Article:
“If your instructor never shows you the limit of the aircraft, if you suddenly need [full control inputs] and you’ve never experienced that, you’re not trained for it,” he explained.
Vuichard believes such conditions lead to loss of control with potentially serious outcomes, and that safe exposure in the simulator is the answer. “A lot of accidents are in relation to negative transfers,” he said. “That’s also an advantage of training here with the new simulator.”
Getting the costs low enough for inclusion in the initial stages of training is crucial to the success of the system, said Vuichard. “What happens 20 years after you were trained, when you have an emergency like VRS, you go to the initial wiring in your brain; your automatic reaction from your first training.”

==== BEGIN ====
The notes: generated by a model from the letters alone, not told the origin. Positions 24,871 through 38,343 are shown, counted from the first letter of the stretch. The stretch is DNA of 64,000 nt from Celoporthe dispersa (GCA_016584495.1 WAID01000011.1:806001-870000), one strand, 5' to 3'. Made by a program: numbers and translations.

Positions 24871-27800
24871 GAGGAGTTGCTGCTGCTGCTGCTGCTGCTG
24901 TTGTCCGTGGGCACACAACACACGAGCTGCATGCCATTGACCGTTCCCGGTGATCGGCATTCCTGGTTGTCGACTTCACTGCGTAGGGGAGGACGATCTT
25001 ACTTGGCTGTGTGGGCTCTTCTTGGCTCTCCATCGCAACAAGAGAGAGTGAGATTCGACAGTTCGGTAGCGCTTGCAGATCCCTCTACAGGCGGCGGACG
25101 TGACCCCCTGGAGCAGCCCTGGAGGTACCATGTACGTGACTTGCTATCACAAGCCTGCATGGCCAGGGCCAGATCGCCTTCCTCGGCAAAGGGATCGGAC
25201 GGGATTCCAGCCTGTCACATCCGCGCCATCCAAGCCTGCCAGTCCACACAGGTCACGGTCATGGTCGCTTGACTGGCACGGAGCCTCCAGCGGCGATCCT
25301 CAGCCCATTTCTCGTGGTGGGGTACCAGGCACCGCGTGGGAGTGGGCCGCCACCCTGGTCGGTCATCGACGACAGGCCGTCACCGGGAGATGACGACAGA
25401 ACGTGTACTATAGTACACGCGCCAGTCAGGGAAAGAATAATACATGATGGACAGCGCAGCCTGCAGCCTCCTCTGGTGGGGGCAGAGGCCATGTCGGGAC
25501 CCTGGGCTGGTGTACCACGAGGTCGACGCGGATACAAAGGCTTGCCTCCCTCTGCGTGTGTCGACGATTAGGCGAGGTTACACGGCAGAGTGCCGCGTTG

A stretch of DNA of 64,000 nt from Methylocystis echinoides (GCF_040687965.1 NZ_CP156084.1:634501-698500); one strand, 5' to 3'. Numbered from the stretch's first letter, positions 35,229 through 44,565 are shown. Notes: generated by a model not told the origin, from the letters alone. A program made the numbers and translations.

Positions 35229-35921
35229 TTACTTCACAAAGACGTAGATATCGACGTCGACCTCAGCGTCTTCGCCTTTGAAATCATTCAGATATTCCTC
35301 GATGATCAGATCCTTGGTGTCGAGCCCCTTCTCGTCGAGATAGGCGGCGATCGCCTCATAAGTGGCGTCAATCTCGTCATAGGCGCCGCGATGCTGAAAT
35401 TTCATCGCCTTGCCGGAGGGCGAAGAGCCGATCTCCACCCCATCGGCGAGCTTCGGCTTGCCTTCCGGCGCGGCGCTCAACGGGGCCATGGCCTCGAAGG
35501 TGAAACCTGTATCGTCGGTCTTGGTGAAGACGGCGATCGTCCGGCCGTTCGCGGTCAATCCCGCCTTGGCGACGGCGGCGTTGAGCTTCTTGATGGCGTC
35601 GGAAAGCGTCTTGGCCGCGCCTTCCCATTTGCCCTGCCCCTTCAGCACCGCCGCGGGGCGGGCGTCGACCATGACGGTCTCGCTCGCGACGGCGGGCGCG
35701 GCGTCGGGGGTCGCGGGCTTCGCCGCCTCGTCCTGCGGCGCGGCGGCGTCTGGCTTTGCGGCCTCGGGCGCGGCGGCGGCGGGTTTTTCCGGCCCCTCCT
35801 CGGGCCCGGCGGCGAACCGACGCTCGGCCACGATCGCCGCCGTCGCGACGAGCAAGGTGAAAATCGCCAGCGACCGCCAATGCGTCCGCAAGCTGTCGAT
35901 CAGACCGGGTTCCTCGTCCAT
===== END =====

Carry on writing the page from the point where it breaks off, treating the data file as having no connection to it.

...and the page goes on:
Vuichard believes it is not just the novel simulator that gives Mountainflyers the edge. “We have a big fleet, well-trained instructors and a big playground,” he explained. “In five minutes, you can be in the mountains; in 12 minutes, in the high mountains, where you can still conduct off-field landings.”
Switzerland is unusual in offering these opportunities, particularly appealing to pilots from nearby countries where such landings are prohibited. Mountainflyers offers the training required for a unique, nationally-regulated mountain flying license that grants permission for pilots to land at mountain sites.
To further enhance this training, Mountainflyers has already bought a version of the new simulator that replicates the H125, a stalwart within alpine helicopter fleets, which it has installed at its Grenchen base.